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Bryn Celli Ddu, Anglesey

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OS Grid: SH50757018                  Lat/Long: 53.207672N 4.236237W

Bryn Celli Ddu – the Mound in the Dark Grove – is probably the best-known monument on Anglesey, and one of the most evocative archaeological sites in Britain. First explored seriously in 1865, the tomb was thoroughly excavated in 1928-29.

The monument seems to have begun in the later Neolithic as a ‘henge‘, or ritual enclosure. It consisted of a bank (now lost) around an inner ditch, which enclosed a circle of upright stones. The ditch originally measured 69 feet (21m) in diameter, and was 17 feet (5.2m) wide and 6 feet (1.8m) deep. Its outer edge can still be seen and several stones from the inner stone circle also survive.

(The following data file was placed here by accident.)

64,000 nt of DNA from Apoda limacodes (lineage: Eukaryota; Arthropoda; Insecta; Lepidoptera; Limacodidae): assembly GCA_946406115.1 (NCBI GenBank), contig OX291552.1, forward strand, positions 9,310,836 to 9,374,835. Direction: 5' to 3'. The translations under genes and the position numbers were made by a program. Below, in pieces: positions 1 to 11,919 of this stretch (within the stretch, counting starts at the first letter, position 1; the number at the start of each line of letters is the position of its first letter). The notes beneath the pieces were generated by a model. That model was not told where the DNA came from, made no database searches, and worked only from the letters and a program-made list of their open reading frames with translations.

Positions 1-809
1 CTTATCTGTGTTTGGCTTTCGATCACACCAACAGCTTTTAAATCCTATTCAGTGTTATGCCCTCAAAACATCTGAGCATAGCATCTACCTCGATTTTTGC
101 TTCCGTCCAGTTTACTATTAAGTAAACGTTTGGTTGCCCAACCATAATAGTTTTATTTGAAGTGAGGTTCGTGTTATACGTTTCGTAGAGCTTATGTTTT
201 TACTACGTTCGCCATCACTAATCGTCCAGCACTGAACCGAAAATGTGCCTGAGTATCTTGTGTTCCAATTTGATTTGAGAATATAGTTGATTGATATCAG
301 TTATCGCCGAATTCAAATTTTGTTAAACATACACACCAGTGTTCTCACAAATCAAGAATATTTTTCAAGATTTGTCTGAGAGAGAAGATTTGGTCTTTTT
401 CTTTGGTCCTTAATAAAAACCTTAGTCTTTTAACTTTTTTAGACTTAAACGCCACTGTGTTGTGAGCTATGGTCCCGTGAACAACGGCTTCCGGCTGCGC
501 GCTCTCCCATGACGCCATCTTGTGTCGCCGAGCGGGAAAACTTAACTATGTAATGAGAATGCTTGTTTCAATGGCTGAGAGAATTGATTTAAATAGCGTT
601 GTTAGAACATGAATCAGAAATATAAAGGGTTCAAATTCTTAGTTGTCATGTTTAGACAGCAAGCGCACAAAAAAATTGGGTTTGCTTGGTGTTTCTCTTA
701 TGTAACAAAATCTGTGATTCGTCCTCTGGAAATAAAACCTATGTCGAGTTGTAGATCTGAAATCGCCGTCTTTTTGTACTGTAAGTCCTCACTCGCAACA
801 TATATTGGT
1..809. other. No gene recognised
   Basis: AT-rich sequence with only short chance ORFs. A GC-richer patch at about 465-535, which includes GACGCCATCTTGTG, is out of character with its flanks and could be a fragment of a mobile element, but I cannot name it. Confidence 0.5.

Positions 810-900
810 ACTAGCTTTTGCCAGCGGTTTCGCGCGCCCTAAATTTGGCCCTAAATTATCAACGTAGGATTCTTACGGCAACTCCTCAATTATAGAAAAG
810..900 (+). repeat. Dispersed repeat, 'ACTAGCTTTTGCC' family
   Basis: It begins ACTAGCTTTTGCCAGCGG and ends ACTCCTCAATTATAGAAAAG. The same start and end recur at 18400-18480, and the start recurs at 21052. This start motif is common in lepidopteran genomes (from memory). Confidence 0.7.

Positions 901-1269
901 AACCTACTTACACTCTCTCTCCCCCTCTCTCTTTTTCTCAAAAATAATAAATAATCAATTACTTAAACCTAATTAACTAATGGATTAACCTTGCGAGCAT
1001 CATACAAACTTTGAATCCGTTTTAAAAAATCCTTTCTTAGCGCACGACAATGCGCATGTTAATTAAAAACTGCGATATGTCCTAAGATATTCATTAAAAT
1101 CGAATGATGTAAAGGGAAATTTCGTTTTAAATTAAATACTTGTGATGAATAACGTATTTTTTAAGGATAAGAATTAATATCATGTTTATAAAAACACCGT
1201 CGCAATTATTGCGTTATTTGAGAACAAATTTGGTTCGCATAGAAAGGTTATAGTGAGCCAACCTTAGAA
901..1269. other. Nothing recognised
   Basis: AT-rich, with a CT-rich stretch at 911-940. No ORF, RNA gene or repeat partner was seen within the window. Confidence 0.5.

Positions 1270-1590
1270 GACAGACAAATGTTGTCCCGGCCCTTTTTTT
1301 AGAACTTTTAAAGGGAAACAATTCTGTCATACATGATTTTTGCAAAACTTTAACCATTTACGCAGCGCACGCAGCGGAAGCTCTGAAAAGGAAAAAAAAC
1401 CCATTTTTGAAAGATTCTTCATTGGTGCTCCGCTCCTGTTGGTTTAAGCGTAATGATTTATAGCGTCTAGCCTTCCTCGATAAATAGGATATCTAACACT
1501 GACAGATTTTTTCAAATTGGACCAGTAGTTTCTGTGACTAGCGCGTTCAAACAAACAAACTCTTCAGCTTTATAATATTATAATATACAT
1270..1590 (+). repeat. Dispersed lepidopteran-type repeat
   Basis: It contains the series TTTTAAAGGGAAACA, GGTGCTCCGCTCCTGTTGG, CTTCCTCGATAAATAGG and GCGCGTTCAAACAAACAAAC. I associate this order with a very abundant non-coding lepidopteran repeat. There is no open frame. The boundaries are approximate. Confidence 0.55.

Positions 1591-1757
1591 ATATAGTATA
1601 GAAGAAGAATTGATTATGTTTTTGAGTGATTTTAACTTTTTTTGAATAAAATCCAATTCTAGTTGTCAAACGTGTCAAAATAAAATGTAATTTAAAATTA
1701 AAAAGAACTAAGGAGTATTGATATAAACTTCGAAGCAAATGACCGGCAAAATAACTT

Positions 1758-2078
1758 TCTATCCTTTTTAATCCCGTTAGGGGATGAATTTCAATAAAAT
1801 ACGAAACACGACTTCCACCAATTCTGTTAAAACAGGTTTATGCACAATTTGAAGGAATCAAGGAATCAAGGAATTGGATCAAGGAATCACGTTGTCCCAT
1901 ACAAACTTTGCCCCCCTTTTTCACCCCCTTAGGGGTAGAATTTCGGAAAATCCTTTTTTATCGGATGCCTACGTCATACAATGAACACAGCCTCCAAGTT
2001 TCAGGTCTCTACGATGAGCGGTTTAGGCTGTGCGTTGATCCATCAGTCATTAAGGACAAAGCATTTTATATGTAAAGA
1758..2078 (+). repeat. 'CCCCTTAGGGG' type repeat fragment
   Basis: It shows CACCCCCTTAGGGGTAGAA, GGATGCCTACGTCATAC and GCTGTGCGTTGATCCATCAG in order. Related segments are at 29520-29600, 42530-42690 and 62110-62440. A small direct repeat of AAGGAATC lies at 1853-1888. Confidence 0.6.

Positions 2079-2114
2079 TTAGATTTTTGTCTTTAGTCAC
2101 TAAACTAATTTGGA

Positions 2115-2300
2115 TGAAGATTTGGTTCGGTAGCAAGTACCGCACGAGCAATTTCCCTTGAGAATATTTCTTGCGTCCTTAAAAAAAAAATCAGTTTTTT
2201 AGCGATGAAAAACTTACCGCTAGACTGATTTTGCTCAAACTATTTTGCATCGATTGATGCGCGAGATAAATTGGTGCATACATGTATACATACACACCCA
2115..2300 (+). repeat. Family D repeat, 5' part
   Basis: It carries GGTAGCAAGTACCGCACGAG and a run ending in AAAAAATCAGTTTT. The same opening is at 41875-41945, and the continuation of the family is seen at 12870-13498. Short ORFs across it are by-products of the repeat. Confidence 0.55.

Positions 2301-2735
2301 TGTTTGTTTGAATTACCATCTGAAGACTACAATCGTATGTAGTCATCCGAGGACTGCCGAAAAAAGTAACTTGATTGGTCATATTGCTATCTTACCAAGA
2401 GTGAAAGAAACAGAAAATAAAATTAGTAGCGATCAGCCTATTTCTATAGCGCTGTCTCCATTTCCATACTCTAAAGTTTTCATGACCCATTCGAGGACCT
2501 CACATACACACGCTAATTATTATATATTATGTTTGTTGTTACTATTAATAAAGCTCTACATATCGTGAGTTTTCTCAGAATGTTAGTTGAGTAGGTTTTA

At a later date, towards the end of the Neolithic, the henge made way for a passage grave, a type of burial monument found around the Irish seaboard and as far afield as Brittany.

A new stone burial chamber was constructed within the henge and was covered by a substantial mound that extended into the ditch, obscuring the earlier stone circle. This mound must have been an impressive feature standing several feet in height and with a kerb of large stones around its base.

The present mound is only a partial reconstruction, but the original kerb can be seen within the henge ditch and this gives an impression of the former scale of the monument.

Text from: Yates, M.J. and Longley, D., “Anglesey: a Guide to Ancient Monuments on the Isle of Anglesey”, 2001, CADW, p. 31